Shigeru Miyamoto Discusses What Went Wrong With the Wii U and His Hopes For the future
Shigeru Miyamoto has been working very hard on Pikmin 3 in order to help boost the relatively slow sales on the Wii U, and he has a very clear idea on some of the things that went wrong so far and on how the situation might improve, as he explained in part of an interview on the Japanese website 4Gamer.
Yeah, so things aren’t easy for Nintendo and the Wii U hasn’t been selling too well (laughs). The Wii U also has features like a web browser and two screens, and it’s very useful even for simply watching Youtube, but no one really uses it that way. That’s not helping speed up the system as well.
Mostly he chalked the problems to the fact that games weren’t completed in time:
Originally Pikmin 3 and Wii Fit U were meant to be part of the lineup that was coming out between January and March. Last year I did not mean for them to be completed around this time, but we had a lot of trouble with the shaders in HD. Now that we’re used to them, we should do better in the future.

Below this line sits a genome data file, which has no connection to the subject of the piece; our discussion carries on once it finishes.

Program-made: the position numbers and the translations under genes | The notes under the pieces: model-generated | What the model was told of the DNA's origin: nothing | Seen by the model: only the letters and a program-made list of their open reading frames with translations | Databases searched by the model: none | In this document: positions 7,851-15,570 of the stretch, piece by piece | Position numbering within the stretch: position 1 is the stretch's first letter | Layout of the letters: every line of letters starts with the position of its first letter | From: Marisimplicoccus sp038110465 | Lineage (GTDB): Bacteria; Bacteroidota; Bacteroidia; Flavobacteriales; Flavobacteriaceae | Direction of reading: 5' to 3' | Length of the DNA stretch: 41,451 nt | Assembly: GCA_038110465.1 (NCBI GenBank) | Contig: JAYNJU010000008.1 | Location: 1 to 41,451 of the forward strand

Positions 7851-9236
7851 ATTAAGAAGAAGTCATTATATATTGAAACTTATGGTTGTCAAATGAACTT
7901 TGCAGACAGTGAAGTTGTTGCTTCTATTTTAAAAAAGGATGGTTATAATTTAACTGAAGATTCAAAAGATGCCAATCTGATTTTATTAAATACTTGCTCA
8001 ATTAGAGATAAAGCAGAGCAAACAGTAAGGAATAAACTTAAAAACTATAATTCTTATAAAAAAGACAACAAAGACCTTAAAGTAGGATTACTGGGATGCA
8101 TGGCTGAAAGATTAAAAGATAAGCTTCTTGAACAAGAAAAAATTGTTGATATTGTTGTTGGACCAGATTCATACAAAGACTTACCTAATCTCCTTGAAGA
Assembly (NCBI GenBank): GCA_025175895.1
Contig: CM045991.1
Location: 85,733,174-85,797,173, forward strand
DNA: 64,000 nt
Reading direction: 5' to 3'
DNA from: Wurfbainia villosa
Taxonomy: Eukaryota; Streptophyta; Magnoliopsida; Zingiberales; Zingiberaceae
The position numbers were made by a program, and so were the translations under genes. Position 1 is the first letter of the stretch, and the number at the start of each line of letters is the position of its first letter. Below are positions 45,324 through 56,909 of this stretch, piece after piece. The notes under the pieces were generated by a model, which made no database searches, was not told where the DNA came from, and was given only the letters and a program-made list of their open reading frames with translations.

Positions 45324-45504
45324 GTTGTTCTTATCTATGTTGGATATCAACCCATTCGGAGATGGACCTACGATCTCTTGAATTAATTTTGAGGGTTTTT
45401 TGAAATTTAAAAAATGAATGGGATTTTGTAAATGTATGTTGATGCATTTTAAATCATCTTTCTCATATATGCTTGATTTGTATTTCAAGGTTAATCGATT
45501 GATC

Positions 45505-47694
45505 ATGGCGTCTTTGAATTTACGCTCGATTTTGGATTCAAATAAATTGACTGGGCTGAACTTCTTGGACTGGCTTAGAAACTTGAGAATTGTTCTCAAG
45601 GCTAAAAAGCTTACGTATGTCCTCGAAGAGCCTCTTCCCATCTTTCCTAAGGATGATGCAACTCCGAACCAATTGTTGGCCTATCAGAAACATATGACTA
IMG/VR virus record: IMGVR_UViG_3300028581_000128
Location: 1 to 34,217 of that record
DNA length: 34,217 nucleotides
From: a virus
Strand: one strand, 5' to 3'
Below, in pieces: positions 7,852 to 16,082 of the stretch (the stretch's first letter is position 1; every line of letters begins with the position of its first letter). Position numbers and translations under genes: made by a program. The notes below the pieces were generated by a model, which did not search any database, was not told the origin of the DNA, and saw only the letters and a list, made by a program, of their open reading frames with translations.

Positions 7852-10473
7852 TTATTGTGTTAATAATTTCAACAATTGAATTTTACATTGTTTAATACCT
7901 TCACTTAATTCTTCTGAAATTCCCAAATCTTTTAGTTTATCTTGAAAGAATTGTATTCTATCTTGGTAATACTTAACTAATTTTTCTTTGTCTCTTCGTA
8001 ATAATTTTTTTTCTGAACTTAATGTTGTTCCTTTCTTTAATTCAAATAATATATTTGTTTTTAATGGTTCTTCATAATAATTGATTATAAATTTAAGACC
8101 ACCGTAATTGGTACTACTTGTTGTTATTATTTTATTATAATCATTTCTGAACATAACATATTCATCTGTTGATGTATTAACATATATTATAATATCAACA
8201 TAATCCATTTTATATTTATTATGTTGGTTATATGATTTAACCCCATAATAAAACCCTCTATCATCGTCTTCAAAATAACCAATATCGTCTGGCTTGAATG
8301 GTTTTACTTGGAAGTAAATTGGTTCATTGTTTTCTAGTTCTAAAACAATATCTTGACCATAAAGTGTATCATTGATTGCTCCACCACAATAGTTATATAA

At the same time, hardware development was delayed. Because of that delay, the whole development environment was delayed, which also impacted the production of the games. When you produce a game, the process should not be influenced this much by the hardware, but this concurrency of problems affected the games’ progress a lot.
When asked if Pikmin 3 was given the role of spearheading the summer lineup, he expressed a positive outlook for the future of the console:
Yeah. After this there is Lego City Undercover and The Wonderful 101. We also have Super Mario 3D World, Donkey Kong Country: Tropical Freeze and Mario Kart 8 further in the future. So definitely buy a Wii U soon! I’ve been waiting to see (sales) numbers catch up this summer.
Miyamoto-san seems confident that the upcoming line-up is going to give a sizable boost to the sales of the Wii U, but will it be enough? Are you considering a purchase yourself due to the titles he mentioned?
(Editor’s Note: A couple passages of the interview have been edited to provide a more literal translation)